Naturally, every time I encountered any of my larger projects after a year or more of not working on it, I would find that what once seemed clear as day to me now looked like a soupy tangled mess. Not to mention the embarrassment of then sharing that code with other people later.
One of the things that drew me to WordPress was the way that the code walked the line between complexity and simplicity. In many cases I could dive into the code without reading any documentation and without having a CS degree and quickly and easily pick it up.
The WordPress community has been maturing. The code and the tools that we author are getting more complicated. We often don’t write CSS, we write LESS or SASS. WordPress core hasn’t adopted either officially but I wouldn’t be surprised if we did some time soon. I increasingly find Grunt and/or Composer prerequisites for WordPress projects. WordPress core employs a test suite. Beyond the tools, I’ve seen increasing usage of abstractions and advanced OOP architectures in the WordPress community.
In our own projects at Modern Tribe, we are employing most if not all of these tools and practices. The net result is this: A couple years ago, as a strategist / project lead, if I saw an error in the php or in the css of one of our projects, I might just crack open the code, fix it, and commit the change. Today, I can’t really do that without first making sure that I have my SASS compiler updated, running and pointing the right project, that I’ve got Grunt updated and that I have composer updated and that I’ve run it recently on the project, etc. At that point it’s easier for me to just ask one of the devs on the team to handle it.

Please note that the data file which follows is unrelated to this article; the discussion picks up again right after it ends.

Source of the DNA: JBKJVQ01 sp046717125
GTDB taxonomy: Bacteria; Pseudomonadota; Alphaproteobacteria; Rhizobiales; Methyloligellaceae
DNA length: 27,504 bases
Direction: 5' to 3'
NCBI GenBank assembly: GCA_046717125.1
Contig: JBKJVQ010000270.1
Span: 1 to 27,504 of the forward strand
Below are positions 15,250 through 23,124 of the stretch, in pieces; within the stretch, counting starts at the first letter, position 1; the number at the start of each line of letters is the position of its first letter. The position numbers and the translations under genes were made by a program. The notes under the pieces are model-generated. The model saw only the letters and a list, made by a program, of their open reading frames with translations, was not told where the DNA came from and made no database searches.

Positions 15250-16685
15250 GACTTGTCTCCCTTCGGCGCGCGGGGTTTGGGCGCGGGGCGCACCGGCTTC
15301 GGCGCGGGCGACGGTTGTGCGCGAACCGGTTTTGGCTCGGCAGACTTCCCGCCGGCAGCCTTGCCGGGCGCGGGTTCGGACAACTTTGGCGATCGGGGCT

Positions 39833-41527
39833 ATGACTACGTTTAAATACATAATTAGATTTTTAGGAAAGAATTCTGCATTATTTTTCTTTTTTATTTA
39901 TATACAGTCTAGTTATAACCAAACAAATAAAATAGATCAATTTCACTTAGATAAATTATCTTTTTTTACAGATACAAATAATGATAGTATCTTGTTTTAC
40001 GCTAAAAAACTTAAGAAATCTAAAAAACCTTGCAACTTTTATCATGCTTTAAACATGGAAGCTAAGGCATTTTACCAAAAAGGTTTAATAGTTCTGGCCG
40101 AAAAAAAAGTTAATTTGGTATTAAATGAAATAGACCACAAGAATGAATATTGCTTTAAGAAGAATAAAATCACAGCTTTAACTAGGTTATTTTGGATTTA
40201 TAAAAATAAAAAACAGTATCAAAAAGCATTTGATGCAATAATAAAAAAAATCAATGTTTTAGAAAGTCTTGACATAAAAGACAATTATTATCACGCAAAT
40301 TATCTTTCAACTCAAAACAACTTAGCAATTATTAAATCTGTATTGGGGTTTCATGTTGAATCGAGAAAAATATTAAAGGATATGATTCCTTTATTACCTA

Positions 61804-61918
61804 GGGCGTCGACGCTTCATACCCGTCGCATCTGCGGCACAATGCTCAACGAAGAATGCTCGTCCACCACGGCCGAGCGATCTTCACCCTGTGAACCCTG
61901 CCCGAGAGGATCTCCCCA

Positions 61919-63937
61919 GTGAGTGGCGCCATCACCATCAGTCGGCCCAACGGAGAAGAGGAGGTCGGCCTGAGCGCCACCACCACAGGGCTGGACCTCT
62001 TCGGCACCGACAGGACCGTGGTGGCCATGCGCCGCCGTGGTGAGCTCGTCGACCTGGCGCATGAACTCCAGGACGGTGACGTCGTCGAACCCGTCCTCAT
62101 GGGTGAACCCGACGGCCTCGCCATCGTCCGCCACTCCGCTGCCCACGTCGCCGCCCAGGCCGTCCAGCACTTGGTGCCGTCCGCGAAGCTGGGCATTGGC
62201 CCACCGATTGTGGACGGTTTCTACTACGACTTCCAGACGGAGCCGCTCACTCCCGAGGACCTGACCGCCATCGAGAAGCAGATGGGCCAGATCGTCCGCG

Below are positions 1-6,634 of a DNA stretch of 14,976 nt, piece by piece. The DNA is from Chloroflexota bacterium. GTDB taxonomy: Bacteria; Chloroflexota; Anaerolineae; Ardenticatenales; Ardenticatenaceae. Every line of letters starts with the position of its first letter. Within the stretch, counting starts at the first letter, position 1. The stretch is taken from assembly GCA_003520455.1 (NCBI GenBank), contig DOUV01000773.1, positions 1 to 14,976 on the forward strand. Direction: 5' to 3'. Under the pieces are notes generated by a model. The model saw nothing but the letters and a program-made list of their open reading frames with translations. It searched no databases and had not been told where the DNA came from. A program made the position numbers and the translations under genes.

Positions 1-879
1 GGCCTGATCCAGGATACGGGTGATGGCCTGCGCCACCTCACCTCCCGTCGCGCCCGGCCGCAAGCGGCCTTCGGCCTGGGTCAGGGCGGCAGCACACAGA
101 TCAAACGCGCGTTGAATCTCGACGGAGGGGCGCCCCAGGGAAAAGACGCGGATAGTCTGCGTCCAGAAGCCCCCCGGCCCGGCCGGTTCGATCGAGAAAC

The sum total of our efficiencies have produced an environment where regular contributors can move more quickly and efficiently and sporadic ones are better off communicating their needs.
At this point, the truth is that my experience coding with a team has evolved from solo coder, to coding with a team, to leading a team of coders where I no longer author code, I facilitate communication.
How did you get started with WordPress? Why WordPress?
I had been building custom CMS tools up until I bumped into WordPress in 2005. It was love at first wp-admin. I immediately became obsessed with how easily it could be customized, hacked, hooked and filtered. More importantly, my customers immediately became enamored by the simplicity of the administrative experience.
What is your favorite thing about WordPress?
The community. The code is cool (or in some cases not so cool). But the community is what makes the project great.
Can you share a couple WordPress plugins that you love or recommend?
Obviously, I’m a huge fan of our own plugins, especially The Events Calendar. But just for fun, let’s talk about some other plugins.
10up’s TinyMCE Table Buttons is a fantastic plugin! It’s one of those that I sort of wish was just part of WordPress. Though, I’ll admit that there are times, especially on account of responsiveness, that I would want to deactivate it (Tables are not trivial to handle responsively). It really is a fabulous utility for adding tables to your WYSIWYG.
Casey Bisson and Zach Tirrell’s New Relic plugin is one of those lesser known but really useful plugins. The thing is, when you sign up for New Relic, as we do on all our projects, New Relic simply sees a ‘PHP Application’ and doesn’t know how to separate frontend, backend and cron requests. This plugin takes a shot at addressing that for you. It does a great job except it can not intercept when php caching occurs so you also end up with a separate report of cached responses. In any case, we now use this on all our projects.
Resources or recommendations?
1. Use version control (GIT) so that you can share your code, revisit the history of your code and just to make the world a better place for all of us.
2. Write for people. Don’t write to use the least number of lines or the least number of characters. Name things carefully and organize things clearly. Your code should be readable to some extent even by a non-coder.
3. Take the time to do code reviews. You will learn. Your team will learn. There will be less bugs.
Check Out The Speakers
WordCamp Sacramento 2015 is bringing you an awesome line up of speakers from not only our greater Sacramento region, but throughout California and beyond. Check out our speakers page to see the 2015 WordCamp Sacramento Speakers, and be sure to follow them on Twitter.